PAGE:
ASPEN " Cory Brettmann was a bear of a man, standing 6 feet 7 inches tall and weighing about 250 pounds, but friends remembered him Monday as a "gentle giant" who loved being around people.
Brettmann's family and friends battled their grief Monday after learning Sunday night that he was caught and killed in an avalanche on the backside of Aspen Mountain.
Tom Schramer, who befriended Brettmann in the early 1990s as a fellow ski patroller for the Aspen Skiing Co., said the guy was a pleasure to be around.
"He always said, it's not what you were doing but who you were doing it with," Schramer said. "That's Cory right there."
Brettmann was an accomplished mountaineer, an excellent skier and an avid cyclist, friends said. But first and foremost, they remember him as a dedicated family man. He is survived by his wife, Killeen, and their two girls, Chloe, 8, a second-grader at Aspen Elementary School; and Eryn, 5, a kindergartner.
"He adored his kids, and his kids adored him," Schramer said. "Daddy was the man."
Brian Link of Basalt, a former Snowmass ski patroller and longtime friend of Brettmann's, said Brettmann's smile was as memorable as his size. Brettmann was the guy who first introduced Link to his wife, Katie Link, and in recent years their friendship revolved around family as much as the mountains. Killeen and Cory met while skiing on Aspen Mountain in 1997.
"He was so proud of his girls and cared so much about his wife," Brian Link said. "I know his heart is broken at not being able to watch his girls grow up."
Link said Brettmann had a passion for the outdoors and could find the upside of almost any situation.
"He grew up in Nebraska, but it was the classic story of the kid who came to Colorado and fell in love with the mountains," Link said. "In addition to being a patroller, he was a big-time climber. He climbed El Capitan [in Yosemite National Park, Calif.], climbed Mount Hunter in Alaska, along with numerous other accomplishments I can't remember right now."
Schramer said it was incredible to see how adept Brettmann was at climbing, given his size.
On Monday, Link said, the Brettmann household in the Little Elk Creek subdivision in the Old Snowmass area was busy with friends dropping by to comfort the family or help with tasks. As he spoke with The Aspen Times, Link was interrupted several times by phone calls, most of them related to the stricken family.
Brettmann worked on the ski patrol for 26 years " from 1980 to 2006 " first at Breckenridge, then at Aspen Mountain. He worked at Breckenridge when it was owned by the Skico, then came to the Roaring Fork Valley because the climbing was better, Schramer recalled.
Schramer worked at Snowmass while Brettmann worked at Aspen Mountain, but they got to know each other as neighbors in Aspen Village in the early 1990s. They became good friends, with both serving as a groomsman in the other's wedding.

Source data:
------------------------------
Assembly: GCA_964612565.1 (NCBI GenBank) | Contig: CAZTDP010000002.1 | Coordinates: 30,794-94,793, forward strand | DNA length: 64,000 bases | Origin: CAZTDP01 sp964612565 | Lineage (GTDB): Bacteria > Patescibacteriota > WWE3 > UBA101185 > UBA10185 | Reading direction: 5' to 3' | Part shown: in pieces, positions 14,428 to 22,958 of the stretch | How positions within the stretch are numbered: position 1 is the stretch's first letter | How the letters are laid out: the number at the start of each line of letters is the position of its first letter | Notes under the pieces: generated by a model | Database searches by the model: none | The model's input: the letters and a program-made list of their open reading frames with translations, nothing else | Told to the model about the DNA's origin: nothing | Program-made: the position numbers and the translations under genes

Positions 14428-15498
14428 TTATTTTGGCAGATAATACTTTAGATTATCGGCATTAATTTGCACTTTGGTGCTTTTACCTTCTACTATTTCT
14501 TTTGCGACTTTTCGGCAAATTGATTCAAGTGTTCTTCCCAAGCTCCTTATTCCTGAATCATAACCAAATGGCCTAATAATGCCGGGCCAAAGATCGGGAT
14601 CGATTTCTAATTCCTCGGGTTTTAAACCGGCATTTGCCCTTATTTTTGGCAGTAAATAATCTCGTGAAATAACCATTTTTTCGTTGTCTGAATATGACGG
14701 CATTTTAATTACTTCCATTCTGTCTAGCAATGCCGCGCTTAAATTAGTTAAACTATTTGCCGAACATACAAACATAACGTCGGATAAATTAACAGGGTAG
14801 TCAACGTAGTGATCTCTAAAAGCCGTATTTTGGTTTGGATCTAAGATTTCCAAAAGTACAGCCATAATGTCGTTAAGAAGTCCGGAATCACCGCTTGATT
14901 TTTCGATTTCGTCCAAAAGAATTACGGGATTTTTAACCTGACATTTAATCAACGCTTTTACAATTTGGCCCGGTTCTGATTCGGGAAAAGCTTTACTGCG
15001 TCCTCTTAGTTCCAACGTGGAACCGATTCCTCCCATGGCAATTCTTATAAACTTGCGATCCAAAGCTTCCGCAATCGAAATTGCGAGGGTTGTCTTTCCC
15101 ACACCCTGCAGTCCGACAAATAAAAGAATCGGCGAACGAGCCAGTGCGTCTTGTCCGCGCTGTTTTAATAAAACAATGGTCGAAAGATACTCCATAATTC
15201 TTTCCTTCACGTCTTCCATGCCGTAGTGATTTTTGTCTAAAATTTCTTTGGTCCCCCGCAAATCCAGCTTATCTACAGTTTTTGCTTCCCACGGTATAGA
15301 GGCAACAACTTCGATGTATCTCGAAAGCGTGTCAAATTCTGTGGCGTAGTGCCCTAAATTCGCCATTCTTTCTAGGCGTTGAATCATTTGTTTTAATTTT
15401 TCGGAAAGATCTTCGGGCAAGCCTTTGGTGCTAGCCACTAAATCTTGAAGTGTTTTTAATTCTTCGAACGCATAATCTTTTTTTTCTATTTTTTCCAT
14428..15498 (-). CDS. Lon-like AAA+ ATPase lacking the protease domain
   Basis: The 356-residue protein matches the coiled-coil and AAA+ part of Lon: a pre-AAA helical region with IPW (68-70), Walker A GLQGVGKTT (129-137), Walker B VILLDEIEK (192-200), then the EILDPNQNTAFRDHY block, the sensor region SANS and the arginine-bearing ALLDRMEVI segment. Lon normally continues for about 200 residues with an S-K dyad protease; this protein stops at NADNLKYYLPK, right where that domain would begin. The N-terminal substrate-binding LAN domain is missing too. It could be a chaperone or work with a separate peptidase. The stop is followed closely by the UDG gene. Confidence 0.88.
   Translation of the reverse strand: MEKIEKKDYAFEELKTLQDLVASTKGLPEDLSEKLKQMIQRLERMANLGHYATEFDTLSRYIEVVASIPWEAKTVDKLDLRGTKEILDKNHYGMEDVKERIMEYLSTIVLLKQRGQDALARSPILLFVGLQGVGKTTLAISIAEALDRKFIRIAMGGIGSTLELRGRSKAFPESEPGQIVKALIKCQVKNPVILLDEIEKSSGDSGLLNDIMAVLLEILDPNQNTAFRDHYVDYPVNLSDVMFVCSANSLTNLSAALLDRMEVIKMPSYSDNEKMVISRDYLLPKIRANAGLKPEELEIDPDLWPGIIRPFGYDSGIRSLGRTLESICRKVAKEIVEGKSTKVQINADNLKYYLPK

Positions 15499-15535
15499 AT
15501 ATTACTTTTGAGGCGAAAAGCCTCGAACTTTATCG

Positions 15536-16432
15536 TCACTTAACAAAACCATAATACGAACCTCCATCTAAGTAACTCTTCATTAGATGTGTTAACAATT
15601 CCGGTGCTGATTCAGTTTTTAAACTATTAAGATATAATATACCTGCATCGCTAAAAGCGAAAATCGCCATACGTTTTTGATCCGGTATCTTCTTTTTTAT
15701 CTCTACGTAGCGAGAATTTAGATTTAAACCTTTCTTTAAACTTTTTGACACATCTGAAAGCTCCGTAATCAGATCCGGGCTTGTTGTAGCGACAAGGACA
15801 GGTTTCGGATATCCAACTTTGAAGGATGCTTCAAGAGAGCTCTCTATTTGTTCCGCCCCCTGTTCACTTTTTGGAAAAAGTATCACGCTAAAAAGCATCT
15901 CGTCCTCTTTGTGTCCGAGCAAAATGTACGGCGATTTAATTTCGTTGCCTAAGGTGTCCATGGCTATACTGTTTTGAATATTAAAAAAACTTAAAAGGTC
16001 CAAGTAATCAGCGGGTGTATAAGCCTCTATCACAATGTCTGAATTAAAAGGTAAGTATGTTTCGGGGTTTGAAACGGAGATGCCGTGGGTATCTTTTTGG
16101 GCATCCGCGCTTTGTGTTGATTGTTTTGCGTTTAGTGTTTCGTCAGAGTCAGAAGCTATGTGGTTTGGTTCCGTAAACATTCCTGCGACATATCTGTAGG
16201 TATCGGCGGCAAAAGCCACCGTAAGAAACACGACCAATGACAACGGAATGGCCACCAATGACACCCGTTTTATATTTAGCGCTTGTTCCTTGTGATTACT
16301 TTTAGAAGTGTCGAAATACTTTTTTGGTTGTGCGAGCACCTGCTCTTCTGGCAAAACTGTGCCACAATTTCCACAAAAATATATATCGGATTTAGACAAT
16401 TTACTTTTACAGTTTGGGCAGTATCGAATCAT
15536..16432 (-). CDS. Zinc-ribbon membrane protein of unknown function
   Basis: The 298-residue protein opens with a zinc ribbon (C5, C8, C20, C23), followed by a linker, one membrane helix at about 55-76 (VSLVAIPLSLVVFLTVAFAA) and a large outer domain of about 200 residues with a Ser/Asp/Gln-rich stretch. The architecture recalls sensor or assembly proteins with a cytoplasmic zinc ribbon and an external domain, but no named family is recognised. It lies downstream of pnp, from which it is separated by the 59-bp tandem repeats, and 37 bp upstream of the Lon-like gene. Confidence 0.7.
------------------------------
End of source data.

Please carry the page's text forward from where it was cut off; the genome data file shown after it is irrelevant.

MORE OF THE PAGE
Brettmann quit the patrol in 2006 to help raise his daughters, Schramer said. He also was self-employed in finish construction and furniture making. Brettmann worked construction during summers while he was on patrol.
Friends were amazed by his broad array of interests, ranging from outdoor pursuits to reading to snow science.
"He was a real intellectual," Link said. "He was as comfortable talking about pouring concrete as he was discussing classic literature."
Another friend, J.T. Welden of Carbondale, called Brettmann "one of the most trustworthy and caring guys that ever was." Welden also knew Brettmann through the ski patrol, and enjoyed many days in the outdoors with his buddy.
"Everything you did with Cory was an adventure," Welden said, "and he was always up for anything."
Schramer said Brettmann's family and friends will miss the "big bear hugs" he so freely gave.
Two funds have been set up, one in Cory's memory and the other for his daughters' education. Funds can be given to Mountain Rescue Aspen in his memory.
Contributions also can be given to a scholarship fund to Chloe and Eryn Brettmann at Wells Fargo in Aspen.
Autopsy indicates Brettman suffocated
ASPEN " Former Aspen Skiing Co. ski patroller Cory Brettmann suffocated when he was buried in an avalanche Sunday off the back side of Aspen Mountain, according to the Pitkin County coroner.
Dr. J. Steve Ayers ruled Brettmann's cause of death as asphyxia with multiple traumatic injuries as a contributing factor, according to a brief press release sent out via e-mail in the wee hours of Tuesday morning.
Brettmann, 52, was buried in the avalanche and snow obstructed his airway, according to the press release. He also suffered "multiple blunt trauma" but those injuries were not fatal, according to Ayers.